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Why does my ice do this?

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I have heavy plastic ice cube trays that came with my refrigerator. I flex them to get the cubes to pop up enough so that I can flip them out into my glass.
Sometimes, but not always, the cubes shatter and instead of having a big cube, I get a bunch of tiny little ice pieces. Why does this happen?

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  1. Most likely air in the water.

    1. I noticed that happening, too. Try letting the tray dry completely before refilling it. Also, my parents finally got new trays after a number of years and that solved their problem.

      1. It's silly, but I get bugged by that too. ;) Just as nemo said, it helps if the trays are dry. If you have shards of ice in the bottoms of the trays (which can build up in increments over time), broken ice is very likely. But instead of drying the trays between fills, you can just rinse them, turn them upside-down, and give them a good whack on the edge of the sink to get the particles out, and then refill.

        1. "the cubes shatter and instead of having a big cube"

          Ice cubes were formed with too many fractures. In other words, the ice cubes were already broken.

          1. You probably just need to replace the trays. When ice trays develop pocks from regular wear, the ice starts to form in the rough little fissures as well. When you go to crack the ice out of the tray, it shatters rather than popping out. I don't think you can find a way to polish the roughness out, so your only choice is to get new trays.

            1. The temperature in your freezer can vary up to 15 degrees between refrigeration cycles. "Warm" ice, close to the melt point, is more elastic and flexible. "Cold " ice is more friable and prone to fractures and spalling. Results will vary for no reason other than when you happen to open the freezer door.

              4 Replies
              1. re: Veggo

                In other words, we're not really sure why ... :-)

                1. re: ipsedixit

                  There is a why, and it's boring chemistry. I had to learn about it when pouring concrete in winter and summer, when icing and drying are critical hinderances to the eventual strength of cement.
                  Tiki drinks are more fun, and why not?

                  1. re: Veggo

                    Veggo is definitely onto something. I, too, use ice trays. The top tray, the ice always pops right out. The bottom tray, the cubes will shatter unless I run the back of the tray under warm water. The tray on the bottom is just slightly colder than the tray on the top.

                    The ice did not freeze in a shattered state, the trays are not old and pockmarked. The bottom tray is just colder than the top. Hold the tray sideways over the sink, run warm/hot water, and move the tray so that the warm/hot water runs across the entire length of the tray. You will hear the cubes "pop" and when you twist the tray, voila, they will pop out whole.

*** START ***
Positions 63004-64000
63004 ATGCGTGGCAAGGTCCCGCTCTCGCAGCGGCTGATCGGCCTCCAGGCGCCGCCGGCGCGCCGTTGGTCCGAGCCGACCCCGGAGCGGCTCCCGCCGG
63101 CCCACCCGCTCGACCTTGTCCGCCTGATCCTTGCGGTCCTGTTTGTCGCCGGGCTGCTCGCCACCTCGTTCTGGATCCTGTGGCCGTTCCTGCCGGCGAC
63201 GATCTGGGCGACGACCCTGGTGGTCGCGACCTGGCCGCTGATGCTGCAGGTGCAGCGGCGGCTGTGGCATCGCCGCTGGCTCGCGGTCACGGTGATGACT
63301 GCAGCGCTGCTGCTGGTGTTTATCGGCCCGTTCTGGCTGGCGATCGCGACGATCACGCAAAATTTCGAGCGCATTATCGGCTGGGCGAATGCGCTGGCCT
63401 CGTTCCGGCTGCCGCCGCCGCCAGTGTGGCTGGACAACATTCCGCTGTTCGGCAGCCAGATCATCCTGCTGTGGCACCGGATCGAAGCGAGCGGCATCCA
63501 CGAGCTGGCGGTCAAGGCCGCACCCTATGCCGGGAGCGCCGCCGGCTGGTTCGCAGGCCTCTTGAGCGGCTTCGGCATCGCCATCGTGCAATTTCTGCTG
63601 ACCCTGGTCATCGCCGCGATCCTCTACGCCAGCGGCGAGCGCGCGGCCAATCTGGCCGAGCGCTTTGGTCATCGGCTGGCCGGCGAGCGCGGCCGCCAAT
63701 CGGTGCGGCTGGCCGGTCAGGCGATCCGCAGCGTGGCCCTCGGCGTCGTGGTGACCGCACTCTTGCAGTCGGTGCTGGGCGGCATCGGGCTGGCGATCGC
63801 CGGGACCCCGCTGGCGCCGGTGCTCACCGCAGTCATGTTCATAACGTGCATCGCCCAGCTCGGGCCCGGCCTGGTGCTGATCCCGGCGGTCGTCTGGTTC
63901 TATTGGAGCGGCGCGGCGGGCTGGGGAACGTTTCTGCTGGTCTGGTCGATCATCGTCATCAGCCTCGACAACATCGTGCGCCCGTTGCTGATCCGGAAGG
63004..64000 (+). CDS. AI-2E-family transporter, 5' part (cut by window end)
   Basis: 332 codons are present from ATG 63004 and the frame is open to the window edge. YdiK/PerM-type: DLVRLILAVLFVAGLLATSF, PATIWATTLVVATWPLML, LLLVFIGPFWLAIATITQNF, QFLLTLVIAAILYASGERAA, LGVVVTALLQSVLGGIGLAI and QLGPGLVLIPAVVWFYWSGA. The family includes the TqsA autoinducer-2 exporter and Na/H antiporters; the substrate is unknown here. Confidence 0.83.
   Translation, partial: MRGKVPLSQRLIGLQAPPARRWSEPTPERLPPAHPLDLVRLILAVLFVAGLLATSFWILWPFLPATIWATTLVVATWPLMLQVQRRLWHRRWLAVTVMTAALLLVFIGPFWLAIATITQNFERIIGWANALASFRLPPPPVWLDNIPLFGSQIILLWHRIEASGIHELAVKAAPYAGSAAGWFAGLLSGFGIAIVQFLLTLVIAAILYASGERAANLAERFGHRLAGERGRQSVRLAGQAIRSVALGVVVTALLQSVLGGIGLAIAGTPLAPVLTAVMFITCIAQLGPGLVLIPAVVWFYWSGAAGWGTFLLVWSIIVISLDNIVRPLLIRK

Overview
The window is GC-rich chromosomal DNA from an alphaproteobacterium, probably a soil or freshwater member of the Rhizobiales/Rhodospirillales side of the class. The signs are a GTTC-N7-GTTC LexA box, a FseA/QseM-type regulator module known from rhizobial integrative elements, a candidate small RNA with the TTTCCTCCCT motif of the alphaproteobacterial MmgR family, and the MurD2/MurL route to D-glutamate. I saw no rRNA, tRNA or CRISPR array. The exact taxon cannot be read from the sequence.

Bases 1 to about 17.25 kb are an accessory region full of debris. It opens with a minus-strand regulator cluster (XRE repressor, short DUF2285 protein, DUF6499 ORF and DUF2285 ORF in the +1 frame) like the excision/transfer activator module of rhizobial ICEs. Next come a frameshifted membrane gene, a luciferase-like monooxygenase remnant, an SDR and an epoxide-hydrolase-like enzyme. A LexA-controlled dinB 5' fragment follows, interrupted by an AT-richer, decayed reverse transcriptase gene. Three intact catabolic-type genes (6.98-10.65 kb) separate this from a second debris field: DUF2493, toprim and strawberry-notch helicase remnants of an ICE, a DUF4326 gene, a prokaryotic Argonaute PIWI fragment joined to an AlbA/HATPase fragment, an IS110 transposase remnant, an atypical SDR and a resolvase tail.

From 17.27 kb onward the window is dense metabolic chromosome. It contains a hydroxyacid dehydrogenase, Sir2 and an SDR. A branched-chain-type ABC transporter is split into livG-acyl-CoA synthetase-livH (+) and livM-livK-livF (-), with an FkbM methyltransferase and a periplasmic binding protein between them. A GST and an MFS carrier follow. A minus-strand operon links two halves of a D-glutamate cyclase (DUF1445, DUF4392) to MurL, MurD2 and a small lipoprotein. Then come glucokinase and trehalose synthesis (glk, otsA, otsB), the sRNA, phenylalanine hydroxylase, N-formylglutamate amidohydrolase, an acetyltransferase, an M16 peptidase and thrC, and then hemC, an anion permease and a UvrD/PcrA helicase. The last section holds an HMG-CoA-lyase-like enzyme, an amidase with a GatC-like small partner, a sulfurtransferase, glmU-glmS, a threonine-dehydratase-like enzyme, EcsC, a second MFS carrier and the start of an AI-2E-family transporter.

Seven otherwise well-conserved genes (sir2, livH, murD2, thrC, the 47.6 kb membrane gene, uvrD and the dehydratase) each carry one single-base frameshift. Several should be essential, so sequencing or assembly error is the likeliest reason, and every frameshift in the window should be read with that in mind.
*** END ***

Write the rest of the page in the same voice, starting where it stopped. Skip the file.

2. re: ipsedixit

                    > we're not really sure why

                    I'd say Veggo is onto something. If both the tray and the ice in the tray are colder than normal, fractures and spallilng could occur. I wonder if leaving the tray on the counter for a minute, or a quick run under the faucet, wouldn't mitigate the problem.

                2. First, make sure you have no ice crystals left in them when you fill them.

                  Filling with room temperature rather than very cold water also helps.

                  And over fill them a bit.

                  And do NOT try to move them before they are completely frozen.

                  1 Reply
                  1. re: Karl S

                    "And do NOT try to move them before they are completely frozen."

                    This is why it most likely happens. The ice cubes weren't completely frozen and someone pulled out the tray, gave it a twist and saw it wasn't frozen and put it back. This will cause the cubes to set broken.

                  2. Sometimes I like having cracked, irregularly-shaped ice. Other times, I want uncracked cubes. My experience is that if you twist the plastic ice cube trays slowly, you create fissures and irregularly shaped ice. If you warm the bottom of the ice cube tray with hot water (as Veggo suggested); just bow the ice cube tray, rather than twisting it; or give it a single, good whack on the counter, you are likely to get whole ice cubes, rather than shattered ones.

                    1 Reply
                    1. re: gfr1111

                      Instead of running them upside down under warm water (when for me they all then fall into the sink), just leave them on the counter for 1 minute, maybe 2. That amount of time out of the freezer is enough to make them slip right out of the trays with no effort or twisting at all.

                    2. Wait a second.......not everyone has an ice machine?

                      3 Replies
                      1. re: joe777cool

                        In my "This Old House" there are other priorities. Many, many other priorities.

                        ...Though I do have an espresso machine...

                        1. re: GraydonCarter

                          we're "old-fashioned", a.k.a. poor. Or maybe we're just "urban homesteaders."

                          1. re: somervilleoldtimer

                            My freezer has a plastic square affixed on the back that reads "ICE MAKER READY". I joked with my boyfriend that it should have been a mirror.